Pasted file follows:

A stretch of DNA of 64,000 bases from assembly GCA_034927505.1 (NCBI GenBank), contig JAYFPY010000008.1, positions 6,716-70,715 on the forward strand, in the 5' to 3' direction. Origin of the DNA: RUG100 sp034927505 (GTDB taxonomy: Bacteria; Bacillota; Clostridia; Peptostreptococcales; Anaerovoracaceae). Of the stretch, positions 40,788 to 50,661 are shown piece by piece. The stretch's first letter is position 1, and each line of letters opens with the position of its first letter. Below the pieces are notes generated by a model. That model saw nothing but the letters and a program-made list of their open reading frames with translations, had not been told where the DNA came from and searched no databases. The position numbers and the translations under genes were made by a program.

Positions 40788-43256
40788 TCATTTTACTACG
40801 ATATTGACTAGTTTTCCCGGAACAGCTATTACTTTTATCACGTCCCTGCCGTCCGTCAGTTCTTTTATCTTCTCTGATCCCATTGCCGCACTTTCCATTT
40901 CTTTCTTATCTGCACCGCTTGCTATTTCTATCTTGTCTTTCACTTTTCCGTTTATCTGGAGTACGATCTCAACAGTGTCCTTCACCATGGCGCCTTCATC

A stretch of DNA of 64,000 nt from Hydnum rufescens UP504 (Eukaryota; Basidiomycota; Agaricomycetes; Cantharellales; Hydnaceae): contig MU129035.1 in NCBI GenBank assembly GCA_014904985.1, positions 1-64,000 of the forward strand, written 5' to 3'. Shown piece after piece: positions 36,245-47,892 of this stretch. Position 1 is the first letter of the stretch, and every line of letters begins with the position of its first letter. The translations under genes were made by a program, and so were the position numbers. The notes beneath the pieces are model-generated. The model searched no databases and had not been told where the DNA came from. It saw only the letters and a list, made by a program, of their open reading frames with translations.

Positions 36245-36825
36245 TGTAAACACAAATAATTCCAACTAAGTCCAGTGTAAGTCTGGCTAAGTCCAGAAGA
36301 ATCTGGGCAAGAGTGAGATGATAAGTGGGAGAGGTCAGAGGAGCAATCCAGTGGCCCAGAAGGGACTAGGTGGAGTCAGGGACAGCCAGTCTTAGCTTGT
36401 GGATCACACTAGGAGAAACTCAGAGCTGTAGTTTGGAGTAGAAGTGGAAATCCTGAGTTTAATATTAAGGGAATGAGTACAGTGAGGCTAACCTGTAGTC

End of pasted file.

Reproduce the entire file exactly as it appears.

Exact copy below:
A stretch of DNA of 64,000 bases from assembly GCA_034927505.1 (NCBI GenBank), contig JAYFPY010000008.1, positions 6,716-70,715 on the forward strand, in the 5' to 3' direction. Origin of the DNA: RUG100 sp034927505 (GTDB taxonomy: Bacteria; Bacillota; Clostridia; Peptostreptococcales; Anaerovoracaceae). Of the stretch, positions 40,788 to 50,661 are shown piece by piece. The stretch's first letter is position 1, and each line of letters opens with the position of its first letter. Below the pieces are notes generated by a model. That model saw nothing but the letters and a program-made list of their open reading frames with translations, had not been told where the DNA came from and searched no databases. The position numbers and the translations under genes were made by a program.

Positions 40788-43256
40788 TCATTTTACTACG
40801 ATATTGACTAGTTTTCCCGGAACAGCTATTACTTTTATCACGTCCCTGCCGTCCGTCAGTTCTTTTATCTTCTCTGATCCCATTGCCGCACTTTCCATTT
40901 CTTTCTTATCTGCACCGCTTGCTATTTCTATCTTGTCTTTCACTTTTCCGTTTATCTGGAGTACGATCTCAACAGTGTCCTTCACCATGGCGCCTTCATC

A stretch of DNA of 64,000 nt from Hydnum rufescens UP504 (Eukaryota; Basidiomycota; Agaricomycetes; Cantharellales; Hydnaceae): contig MU129035.1 in NCBI GenBank assembly GCA_014904985.1, positions 1-64,000 of the forward strand, written 5' to 3'. Shown piece after piece: positions 36,245-47,892 of this stretch. Position 1 is the first letter of the stretch, and every line of letters begins with the position of its first letter. The translations under genes were made by a program, and so were the position numbers. The notes beneath the pieces are model-generated. The model searched no databases and had not been told where the DNA came from. It saw only the letters and a list, made by a program, of their open reading frames with translations.

Positions 36245-36825
36245 TGTAAACACAAATAATTCCAACTAAGTCCAGTGTAAGTCTGGCTAAGTCCAGAAGA
36301 ATCTGGGCAAGAGTGAGATGATAAGTGGGAGAGGTCAGAGGAGCAATCCAGTGGCCCAGAAGGGACTAGGTGGAGTCAGGGACAGCCAGTCTTAGCTTGT
36401 GGATCACACTAGGAGAAACTCAGAGCTGTAGTTTGGAGTAGAAGTGGAAATCCTGAGTTTAATATTAAGGGAATGAGTACAGTGAGGCTAACCTGTAGTC